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Demographic Reality Will Shape Politics In 2016, Beyond

14 Jan 2013

Demographic Reality Will Shape Politics In 2016, Beyond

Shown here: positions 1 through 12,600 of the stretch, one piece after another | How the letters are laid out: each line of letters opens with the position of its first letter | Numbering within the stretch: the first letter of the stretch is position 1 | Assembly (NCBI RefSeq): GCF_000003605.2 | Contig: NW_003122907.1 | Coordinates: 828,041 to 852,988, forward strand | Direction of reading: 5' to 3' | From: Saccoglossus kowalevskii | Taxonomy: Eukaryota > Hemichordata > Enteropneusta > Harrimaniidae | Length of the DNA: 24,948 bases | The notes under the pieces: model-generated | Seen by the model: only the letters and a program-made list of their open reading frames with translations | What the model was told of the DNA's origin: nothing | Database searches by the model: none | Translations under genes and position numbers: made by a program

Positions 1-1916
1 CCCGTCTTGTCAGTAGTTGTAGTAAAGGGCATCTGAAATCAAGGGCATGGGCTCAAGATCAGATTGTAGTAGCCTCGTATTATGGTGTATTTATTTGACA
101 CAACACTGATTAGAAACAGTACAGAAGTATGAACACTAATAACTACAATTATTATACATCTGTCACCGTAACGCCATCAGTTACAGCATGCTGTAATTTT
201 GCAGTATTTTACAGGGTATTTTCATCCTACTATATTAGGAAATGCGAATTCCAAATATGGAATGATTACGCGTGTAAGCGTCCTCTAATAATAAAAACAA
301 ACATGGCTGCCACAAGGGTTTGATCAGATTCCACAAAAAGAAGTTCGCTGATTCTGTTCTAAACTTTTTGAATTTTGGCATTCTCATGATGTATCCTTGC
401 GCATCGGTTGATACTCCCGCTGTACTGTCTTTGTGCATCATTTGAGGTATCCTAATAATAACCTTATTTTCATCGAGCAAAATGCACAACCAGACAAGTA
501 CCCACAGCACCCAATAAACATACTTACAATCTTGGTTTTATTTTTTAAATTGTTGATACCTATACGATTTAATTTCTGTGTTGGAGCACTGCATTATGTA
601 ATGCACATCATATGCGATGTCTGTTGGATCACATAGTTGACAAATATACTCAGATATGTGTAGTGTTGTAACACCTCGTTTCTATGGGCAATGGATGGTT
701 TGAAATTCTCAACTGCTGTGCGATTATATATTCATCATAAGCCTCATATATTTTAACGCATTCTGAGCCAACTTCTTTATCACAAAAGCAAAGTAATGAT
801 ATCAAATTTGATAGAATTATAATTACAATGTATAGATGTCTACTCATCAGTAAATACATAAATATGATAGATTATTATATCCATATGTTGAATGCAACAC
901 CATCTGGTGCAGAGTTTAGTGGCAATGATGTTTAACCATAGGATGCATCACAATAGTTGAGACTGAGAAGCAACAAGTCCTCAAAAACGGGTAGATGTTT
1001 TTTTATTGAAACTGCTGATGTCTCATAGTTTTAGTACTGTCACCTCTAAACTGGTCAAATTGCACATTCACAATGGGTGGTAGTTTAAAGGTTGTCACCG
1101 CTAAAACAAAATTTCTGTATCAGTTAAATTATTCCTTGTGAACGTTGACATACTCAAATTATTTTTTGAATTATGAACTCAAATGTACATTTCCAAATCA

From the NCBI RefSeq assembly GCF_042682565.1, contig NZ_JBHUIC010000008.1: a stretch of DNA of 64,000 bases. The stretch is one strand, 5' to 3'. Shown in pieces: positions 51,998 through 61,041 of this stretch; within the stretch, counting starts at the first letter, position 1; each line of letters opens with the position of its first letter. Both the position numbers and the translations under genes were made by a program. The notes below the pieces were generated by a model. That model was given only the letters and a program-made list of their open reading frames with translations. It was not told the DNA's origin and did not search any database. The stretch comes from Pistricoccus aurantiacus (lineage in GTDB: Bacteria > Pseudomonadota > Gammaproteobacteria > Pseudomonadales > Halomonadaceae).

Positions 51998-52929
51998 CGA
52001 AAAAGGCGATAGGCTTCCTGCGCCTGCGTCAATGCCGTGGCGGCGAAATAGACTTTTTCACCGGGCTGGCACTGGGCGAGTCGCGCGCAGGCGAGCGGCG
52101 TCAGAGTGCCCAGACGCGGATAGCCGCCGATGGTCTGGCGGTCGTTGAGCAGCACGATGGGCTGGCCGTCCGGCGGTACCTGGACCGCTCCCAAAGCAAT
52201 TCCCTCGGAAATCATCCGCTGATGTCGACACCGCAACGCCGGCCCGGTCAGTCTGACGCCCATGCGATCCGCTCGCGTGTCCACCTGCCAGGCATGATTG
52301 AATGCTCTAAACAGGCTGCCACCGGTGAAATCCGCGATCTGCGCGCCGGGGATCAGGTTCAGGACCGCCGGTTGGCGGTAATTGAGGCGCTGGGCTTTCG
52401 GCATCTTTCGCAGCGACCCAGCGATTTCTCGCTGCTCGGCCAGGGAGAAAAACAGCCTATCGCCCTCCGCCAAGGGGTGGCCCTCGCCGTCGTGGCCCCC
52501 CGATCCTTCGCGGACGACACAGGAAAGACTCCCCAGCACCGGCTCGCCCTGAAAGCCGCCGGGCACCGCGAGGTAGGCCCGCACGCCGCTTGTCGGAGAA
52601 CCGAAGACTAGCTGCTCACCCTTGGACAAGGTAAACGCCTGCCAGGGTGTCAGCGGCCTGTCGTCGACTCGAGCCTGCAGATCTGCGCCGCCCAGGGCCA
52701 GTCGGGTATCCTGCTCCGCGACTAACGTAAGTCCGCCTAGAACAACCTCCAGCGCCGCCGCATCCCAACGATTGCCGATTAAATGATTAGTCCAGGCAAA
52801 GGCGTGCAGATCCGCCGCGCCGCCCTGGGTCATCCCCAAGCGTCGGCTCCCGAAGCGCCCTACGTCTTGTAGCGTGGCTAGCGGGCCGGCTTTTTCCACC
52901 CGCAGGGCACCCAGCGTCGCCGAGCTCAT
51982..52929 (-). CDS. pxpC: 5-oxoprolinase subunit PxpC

According to a new analysis by National Journal, “four-fifths of the House Republicans now represent districts in which the white share of the voting-age population exceeds the national average, while almost two-thirds of House Democrats represent districts in which the minority share of the voting-age population exceeds the national average. The GOP’s strength in these mostly white districts helped sustain its House majority. But the party’s disproportionate reliance on whites also means that few House Republicans have much experience courting nonwhite voters. That dynamic will likely make it tougher for the party to formulate an agenda on issues from immigration to health care, issues that attract the minority support it will need to reclaim the White House going forward.” REDISTRICTING ADVANTAGES COME AND GO FirstRead reports, “Democrats who are upset that redistricting left them unable to gain much ground during the last election should take heed: Their party has benefitted from a similar unfair advantage in the past. Republican pollster Bill McInturff who conducts the Wall Street Journal/NBC poll wrote an analysis showing that “back in 1980 Republicans won 49% of the popular vote for House races but only 44% of the seats. It’s a similar margin the Democrats faced last year, when they won 50.5% of the total popular vote but only 46% of the seats.”

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